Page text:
/* fix ie floating quirk */
@if user.agent ie6 ie7 ie8 {
    #someElement {
        top: -21px;
        right: 5px;
    }
}

/* fix firefox floating quirk */
@if user.agent ff gecko mozilla firefox Gecko Mozilla moz gecko1_8 {
    #someElement {
        top: -14px;
    }
}

Being able to leave this logic out of my JavaScript/Java is beautiful. There's also a small optimization here because GWT will only do the injection for the browsers that need it. (Deferred binding based on browser is how a lot of things in GWT work.)

So, the mechanism that provides inline CSS also provides other benefits while maintaining the separation of CSS.

Whats not to love?

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The method StyleInjector.injectStylesheet() is deprecated as of GWT 2.0, you can't use it consistently across all browsers... –  Jon Mar 2 '10 at 3:06
    
@Jon so what is the alternative? –  Epaga Mar 16 '10 at 10:37
    
Sorry, the alternative is to make sure that your CssResource is injected at runtme usnig ensureinjected() - google-web-toolkit.googlecode.com/svn/javadoc/2.0/com/google/… –  Jon Mar 16 '10 at 16:34
    
Unfortunatly this response was written for 1.7 but I think that the ensureinjected method will yield the same results in 2.0. Thanks Jon. –  Chris Ruffalo Mar 18 '10 at 18:09

Basically, it takes time to open up a TCP connection and request the file, so it can reduce the amount of time that it takes to load all of the files for a page.

Also, if you are going to load that file anyway, in the end it will be the same amount of bandwidth. It is better to have a reduced time for transfer than a reduced filesize.

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Inline CSS has some benefits, in that it over-rules external stylesheets and always -by necessity- uses the latest CSS revisions. The down-side is that it's clearly page-specific (and so dilutes the CSS intent to separate presentation from markup), and increases the size of files over-all (since the CSS isn't cached, and it's reloaded every time and for every page -unless something's changed since I last read up about inline-css).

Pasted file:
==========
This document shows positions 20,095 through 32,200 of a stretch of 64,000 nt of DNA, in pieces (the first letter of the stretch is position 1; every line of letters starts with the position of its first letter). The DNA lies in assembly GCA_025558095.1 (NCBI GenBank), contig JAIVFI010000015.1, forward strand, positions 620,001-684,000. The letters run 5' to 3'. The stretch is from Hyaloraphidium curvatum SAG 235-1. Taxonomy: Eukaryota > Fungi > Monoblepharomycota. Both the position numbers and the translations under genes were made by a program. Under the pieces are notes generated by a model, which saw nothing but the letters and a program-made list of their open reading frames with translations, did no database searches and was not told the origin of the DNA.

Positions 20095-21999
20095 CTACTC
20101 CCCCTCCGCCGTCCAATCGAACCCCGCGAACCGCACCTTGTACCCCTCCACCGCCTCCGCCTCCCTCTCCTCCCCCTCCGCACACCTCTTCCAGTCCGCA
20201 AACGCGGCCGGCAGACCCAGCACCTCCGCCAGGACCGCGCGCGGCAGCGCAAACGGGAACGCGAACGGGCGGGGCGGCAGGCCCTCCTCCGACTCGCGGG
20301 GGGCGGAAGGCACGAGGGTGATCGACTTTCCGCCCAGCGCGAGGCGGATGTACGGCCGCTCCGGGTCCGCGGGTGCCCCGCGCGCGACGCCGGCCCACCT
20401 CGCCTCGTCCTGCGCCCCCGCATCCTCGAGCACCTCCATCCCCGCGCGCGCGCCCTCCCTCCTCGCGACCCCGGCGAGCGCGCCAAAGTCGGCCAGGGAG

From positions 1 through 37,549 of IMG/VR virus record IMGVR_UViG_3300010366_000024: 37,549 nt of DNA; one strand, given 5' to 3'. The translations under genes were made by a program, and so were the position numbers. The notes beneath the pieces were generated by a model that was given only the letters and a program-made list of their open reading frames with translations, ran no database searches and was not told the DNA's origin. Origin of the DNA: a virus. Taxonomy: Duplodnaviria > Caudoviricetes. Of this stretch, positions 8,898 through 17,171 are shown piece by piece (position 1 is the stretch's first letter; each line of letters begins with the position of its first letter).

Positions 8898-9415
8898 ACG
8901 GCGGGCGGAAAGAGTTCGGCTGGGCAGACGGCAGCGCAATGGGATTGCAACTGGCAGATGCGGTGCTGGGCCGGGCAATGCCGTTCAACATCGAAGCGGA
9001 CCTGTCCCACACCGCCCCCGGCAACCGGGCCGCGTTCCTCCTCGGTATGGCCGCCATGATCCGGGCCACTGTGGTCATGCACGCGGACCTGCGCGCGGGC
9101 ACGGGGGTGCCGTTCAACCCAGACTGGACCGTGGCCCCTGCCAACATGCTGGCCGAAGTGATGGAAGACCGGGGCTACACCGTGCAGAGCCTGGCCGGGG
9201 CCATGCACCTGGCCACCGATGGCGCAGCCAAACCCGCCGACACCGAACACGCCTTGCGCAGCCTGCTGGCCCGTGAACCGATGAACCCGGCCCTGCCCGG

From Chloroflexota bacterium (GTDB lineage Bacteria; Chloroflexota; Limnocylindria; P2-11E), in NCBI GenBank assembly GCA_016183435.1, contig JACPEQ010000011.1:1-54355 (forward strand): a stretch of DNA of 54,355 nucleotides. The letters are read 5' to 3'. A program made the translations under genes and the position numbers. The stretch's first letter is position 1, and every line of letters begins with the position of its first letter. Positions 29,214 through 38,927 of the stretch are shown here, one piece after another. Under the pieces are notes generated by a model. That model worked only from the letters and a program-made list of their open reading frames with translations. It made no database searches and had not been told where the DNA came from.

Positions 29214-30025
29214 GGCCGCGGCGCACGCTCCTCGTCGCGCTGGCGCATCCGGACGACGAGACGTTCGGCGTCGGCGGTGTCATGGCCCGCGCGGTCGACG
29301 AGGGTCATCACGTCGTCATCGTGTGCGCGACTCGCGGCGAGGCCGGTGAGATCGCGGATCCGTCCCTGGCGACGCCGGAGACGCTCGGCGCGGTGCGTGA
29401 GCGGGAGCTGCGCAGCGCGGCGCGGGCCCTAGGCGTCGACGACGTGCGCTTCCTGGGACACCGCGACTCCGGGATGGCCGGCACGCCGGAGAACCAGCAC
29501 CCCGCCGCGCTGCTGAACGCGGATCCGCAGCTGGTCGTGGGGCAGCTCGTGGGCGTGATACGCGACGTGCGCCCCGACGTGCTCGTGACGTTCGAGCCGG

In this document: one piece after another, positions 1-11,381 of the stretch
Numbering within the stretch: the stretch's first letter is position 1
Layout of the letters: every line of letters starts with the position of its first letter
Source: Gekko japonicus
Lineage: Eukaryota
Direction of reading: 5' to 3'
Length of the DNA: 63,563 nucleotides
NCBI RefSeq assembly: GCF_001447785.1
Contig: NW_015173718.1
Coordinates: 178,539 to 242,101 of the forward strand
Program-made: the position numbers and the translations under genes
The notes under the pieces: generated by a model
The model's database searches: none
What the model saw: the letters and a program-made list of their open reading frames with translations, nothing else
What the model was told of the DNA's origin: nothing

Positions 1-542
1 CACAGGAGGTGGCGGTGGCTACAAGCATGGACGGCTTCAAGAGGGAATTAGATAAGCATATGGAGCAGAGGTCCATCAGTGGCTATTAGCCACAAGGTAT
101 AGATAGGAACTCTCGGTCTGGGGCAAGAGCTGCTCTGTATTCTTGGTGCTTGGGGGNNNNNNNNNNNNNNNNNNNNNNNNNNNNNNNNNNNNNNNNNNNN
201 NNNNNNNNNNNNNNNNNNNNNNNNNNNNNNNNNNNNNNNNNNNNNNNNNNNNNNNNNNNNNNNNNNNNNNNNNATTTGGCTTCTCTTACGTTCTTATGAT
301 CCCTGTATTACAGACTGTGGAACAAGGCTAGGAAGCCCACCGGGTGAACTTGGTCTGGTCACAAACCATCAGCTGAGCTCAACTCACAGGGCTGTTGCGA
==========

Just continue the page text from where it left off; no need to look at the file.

External stylesheets have the benefit of being cached (and so are only loaded as needed for updates or URI changes), and increase to the initial download time/file-size, but, subsequently, aren't needed to be re-loaded (unless necessary).

Also, of course, all other pages that reference the stylesheet won't download the CSS file if there's a local copy. (I don't think it matters if the pages are on one, or multiple, domains, so long as the URI is consistently referring to the same file; but I could be wrong.)

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However, most of the time this speed decrease will hardly be noticeable, and it's a good practice to separate HTML from CSS. So only do this if it is REALLY important to optimize every part of your page. Also, consider not directly inlining the CSS, but rather use some sort of object/similar that will generate the CSS inline for you. That way, you can still keep the CSS in a separate file and include it inline on the pages that need it (most won't).

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That's not a bad idea (the object/similar part); though I'd argue that it would be useful only on the initial entry to the site (with the intent that the initial page can render quickly, but could -in some way- load the external style sheet once the page has downloaded. –  David Thomas Jun 30 '09 at 22:03